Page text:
121_05SG - Chapter 5Accounting for Short-Term Investments...

Info iconThis preview shows pages 1–3. Sign up to view the full content.

View Full Document Right Arrow Icon
Accounting for Short-Term Investments and Receivables 115 Chapter 5—Accounting for Short-Term Investments and Receivables CHAPTER OVERVIEW In Chapter 4, you learned about the importance of internal control and the application of internal control procedures to cash. Chapter 5 expands this discussion to include other current assets, specifically short- term investments and receivables. The learning objectives for this chapter are 1. Account for short-term investments. 2. Report short-term investments and the related revenue on the balance sheet and income statement. 3. Apply internal controls to receivables. 4. Use the allowance method to estimate uncollectible receivables. 5. Account for notes receivable and the related interest revenue. 6. Use the acid-test ratio and days’ sales in receivables to evaluate a company’s financial position. 7. Report investment and receivables transactions on the statement of cash flows. CHAPTER REVIEW Objective 1 - Account for short-term investments. The three most liquid assets company’s have are cash and cash equivalents, short-term investments and accounts receivables. Short-term investments (also called marketable securities) are investments that the company plans to hold for one year or less. Short-term investments fall into three groups: held-to- maturity securities, trading securities, and available-for-sale securities. Held-to-maturity securities , on which the company earns interest, are those the company intends to keep until they mature. Trading securities are those being held to earn profit on short-term price movements. Available-for-sale securities are defined by exception: if the short-term investment is neither a trading security nor a held- to-maturity security, it is classified as an available-for-sale security. Remember, however, that these three groups refer only to short-term investments. Study Tip : Much of the discussion in this chapter will be easier to understand if you become conversant with the following terms: creditor, debtor, debt instrument, equity security, maturity, securities, and term. Short-term held-to-maturity securities (examples are T-bills, short-term commercial paper) earn interest which accrues over time. When acquired, held-to-maturity securities are recorded at cost. At the end of the accounting period, an adjusting entry is required to accrue the interest on the security, as follows: Short-Term Investment XX Interest Revenue XX Note that the debit is to the Investment account, not interest receivable. By increasing the Investment account to reflect the accrued interest, the amortized cost of the held-to-maturity security can be listed on the balance sheet. Amortized cost is simply original cost plus accrued interest.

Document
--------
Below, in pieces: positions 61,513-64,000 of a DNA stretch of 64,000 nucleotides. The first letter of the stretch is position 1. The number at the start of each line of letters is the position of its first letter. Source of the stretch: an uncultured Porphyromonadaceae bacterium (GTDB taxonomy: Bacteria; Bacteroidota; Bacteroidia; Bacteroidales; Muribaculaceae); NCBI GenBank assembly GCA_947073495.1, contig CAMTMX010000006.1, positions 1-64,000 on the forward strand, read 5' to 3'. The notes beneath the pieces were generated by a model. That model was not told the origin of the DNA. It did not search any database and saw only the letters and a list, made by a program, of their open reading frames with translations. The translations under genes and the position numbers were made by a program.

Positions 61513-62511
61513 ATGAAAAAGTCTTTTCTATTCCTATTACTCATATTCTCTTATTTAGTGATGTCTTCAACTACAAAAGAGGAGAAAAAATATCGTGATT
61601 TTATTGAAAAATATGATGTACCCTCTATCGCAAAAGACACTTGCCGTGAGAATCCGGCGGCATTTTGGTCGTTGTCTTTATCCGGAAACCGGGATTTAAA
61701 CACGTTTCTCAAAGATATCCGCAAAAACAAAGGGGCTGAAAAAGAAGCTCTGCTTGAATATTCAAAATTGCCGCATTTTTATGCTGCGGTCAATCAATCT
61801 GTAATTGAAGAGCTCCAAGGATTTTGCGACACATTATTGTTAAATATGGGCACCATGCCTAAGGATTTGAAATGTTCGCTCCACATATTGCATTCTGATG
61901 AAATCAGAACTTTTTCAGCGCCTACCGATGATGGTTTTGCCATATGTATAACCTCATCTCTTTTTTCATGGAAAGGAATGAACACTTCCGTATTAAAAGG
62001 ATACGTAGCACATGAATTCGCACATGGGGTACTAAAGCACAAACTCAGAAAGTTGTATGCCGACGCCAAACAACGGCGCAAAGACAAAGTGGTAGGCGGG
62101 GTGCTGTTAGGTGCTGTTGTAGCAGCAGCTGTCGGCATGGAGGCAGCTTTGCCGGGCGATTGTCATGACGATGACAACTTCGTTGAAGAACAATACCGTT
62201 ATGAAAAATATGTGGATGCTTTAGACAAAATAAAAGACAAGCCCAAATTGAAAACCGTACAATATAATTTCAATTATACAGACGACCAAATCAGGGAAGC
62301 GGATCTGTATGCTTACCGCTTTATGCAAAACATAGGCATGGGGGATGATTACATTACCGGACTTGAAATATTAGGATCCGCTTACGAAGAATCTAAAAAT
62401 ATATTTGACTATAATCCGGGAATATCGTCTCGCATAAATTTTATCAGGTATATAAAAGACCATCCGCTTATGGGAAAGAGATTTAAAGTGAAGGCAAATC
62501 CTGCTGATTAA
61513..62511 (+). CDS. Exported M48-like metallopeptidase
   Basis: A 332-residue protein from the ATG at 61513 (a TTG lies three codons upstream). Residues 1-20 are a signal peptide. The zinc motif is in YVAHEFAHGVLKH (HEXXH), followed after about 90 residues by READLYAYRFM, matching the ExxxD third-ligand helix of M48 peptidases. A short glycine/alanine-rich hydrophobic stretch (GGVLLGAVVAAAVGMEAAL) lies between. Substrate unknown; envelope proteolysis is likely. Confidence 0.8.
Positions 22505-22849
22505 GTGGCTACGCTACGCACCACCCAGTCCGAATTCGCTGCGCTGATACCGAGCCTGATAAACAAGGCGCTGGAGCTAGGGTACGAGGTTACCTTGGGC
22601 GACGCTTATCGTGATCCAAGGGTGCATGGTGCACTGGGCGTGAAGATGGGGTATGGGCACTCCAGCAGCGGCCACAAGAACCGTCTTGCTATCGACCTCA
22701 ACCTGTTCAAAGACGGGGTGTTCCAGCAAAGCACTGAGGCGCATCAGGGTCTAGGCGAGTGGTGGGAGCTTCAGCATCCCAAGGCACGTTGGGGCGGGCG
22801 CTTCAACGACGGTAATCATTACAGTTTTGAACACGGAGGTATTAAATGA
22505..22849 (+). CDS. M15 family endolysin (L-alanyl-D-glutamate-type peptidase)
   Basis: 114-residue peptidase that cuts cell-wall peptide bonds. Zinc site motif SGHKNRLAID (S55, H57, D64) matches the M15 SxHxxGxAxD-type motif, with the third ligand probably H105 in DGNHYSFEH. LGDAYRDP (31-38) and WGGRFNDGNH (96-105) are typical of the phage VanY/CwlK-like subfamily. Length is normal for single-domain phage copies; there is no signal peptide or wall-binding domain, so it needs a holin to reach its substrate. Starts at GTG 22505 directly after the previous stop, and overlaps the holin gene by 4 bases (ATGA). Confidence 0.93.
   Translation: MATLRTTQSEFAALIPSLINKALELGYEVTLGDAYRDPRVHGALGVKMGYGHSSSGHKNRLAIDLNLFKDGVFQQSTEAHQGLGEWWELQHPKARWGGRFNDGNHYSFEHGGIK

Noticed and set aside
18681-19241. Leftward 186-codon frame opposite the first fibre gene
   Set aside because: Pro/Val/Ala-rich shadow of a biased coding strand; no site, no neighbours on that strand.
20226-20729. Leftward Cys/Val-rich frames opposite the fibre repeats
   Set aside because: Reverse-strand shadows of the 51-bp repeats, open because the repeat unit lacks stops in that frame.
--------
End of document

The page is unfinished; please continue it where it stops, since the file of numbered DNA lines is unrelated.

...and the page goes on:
Background image of page 1

Info iconThis preview has intentionally blurred sections. Sign up to view the full version.

View Full DocumentRight Arrow Icon
Chapter 5 116 Objective 2 - Report short-term investments and the related revenue on the balance sheet and income statement. Short-term trading securities can be either equity securities or debt instruments. The
Background image of page 2
Image of page 3
This is the end of the preview. Sign up to access the rest of the document.

Page1 / 29

121_05SG - Chapter 5Accounting for Short-Term Investments...

This preview shows document pages 1 - 3. Sign up to view the full document.

View Full Document Right Arrow Icon
Ask a homework question - tutors are online